Hot Food Program. Each day food, usually a hot meal, is prepared by the cook and provided to every child. The provision of a hot meal increases the children's capacity to concentrate and learn more efficiently. The hot food program is seen as an important aspect of the overall project because the children will be able to concentrate and perform better when provided with nutritious food. Being served hot food will also encourage the children to stay at the centre longer. This is necessary if they are to receive homework and language learning assistance.
Kids-in-School Support Package. The project provides school books, notebooks and pencils, clothes and hygiene materials to children attending primary school based on their attendance in the school and participation in the Homework Assistance program.
Network Program. Each Learning Centre is responsible for developing and maintaining regular contact with five networks:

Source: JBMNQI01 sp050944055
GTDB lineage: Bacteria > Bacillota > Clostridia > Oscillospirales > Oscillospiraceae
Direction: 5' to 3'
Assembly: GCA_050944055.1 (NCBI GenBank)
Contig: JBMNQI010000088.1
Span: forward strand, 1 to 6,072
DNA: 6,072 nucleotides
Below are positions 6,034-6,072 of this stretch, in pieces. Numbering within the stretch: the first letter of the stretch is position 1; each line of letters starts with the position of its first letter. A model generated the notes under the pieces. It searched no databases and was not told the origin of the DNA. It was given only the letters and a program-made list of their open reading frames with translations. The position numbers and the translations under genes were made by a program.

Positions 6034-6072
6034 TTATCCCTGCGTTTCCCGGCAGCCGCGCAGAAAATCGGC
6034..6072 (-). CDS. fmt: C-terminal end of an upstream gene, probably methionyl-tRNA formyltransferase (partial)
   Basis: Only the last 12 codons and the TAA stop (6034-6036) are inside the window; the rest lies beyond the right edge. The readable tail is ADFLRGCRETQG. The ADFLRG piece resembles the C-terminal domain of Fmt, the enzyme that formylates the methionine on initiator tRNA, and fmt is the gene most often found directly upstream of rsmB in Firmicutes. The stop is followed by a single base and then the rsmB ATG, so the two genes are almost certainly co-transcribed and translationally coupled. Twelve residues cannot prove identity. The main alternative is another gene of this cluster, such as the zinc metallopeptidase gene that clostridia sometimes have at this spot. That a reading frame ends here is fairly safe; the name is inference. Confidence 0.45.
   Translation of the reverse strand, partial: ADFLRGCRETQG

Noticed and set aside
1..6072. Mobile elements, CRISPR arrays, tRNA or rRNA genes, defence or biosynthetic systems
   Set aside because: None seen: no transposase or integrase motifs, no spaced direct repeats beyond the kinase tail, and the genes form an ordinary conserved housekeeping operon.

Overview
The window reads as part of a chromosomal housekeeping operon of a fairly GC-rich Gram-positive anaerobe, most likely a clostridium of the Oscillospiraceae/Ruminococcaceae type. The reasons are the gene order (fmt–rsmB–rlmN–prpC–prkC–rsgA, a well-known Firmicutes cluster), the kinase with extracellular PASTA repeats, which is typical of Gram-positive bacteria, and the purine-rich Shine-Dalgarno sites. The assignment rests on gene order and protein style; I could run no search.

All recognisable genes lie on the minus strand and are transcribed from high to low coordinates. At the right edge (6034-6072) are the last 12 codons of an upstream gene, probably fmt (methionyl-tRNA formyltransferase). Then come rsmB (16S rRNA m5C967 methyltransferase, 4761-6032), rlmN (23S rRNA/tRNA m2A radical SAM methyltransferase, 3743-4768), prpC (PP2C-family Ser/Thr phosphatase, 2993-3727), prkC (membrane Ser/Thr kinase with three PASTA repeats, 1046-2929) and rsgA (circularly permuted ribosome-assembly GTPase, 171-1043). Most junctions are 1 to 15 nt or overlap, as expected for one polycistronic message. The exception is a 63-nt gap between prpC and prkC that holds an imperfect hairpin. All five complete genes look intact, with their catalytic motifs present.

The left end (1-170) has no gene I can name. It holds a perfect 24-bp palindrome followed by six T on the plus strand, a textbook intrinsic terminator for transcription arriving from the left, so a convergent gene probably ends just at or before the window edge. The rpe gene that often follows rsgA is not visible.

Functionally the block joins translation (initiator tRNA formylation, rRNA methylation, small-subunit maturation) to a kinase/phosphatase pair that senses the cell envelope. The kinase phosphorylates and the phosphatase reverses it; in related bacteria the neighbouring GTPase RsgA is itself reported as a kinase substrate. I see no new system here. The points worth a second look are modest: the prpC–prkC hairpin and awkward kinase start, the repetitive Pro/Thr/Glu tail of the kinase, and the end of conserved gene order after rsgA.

- Parents in their community through regular meetings and regular home visits, and encouraging parent visits to the Centre;
- The primary school where the children attend or will attend, developing positive relationships with the director and teachers and discussing with teachers the progress of children in the school who are attending the Learning Center programs;
- Education officers in their municipality, as well as other relevant governmental institutions including the Centers for Social Work;
- Other BSF Learning Centers. The project facilitates meetings and exchange visits between the Learning Centers, bi-weekly coordination meetings, and team building activities.
- Other local NGOs working within the particular communities and in the education sector.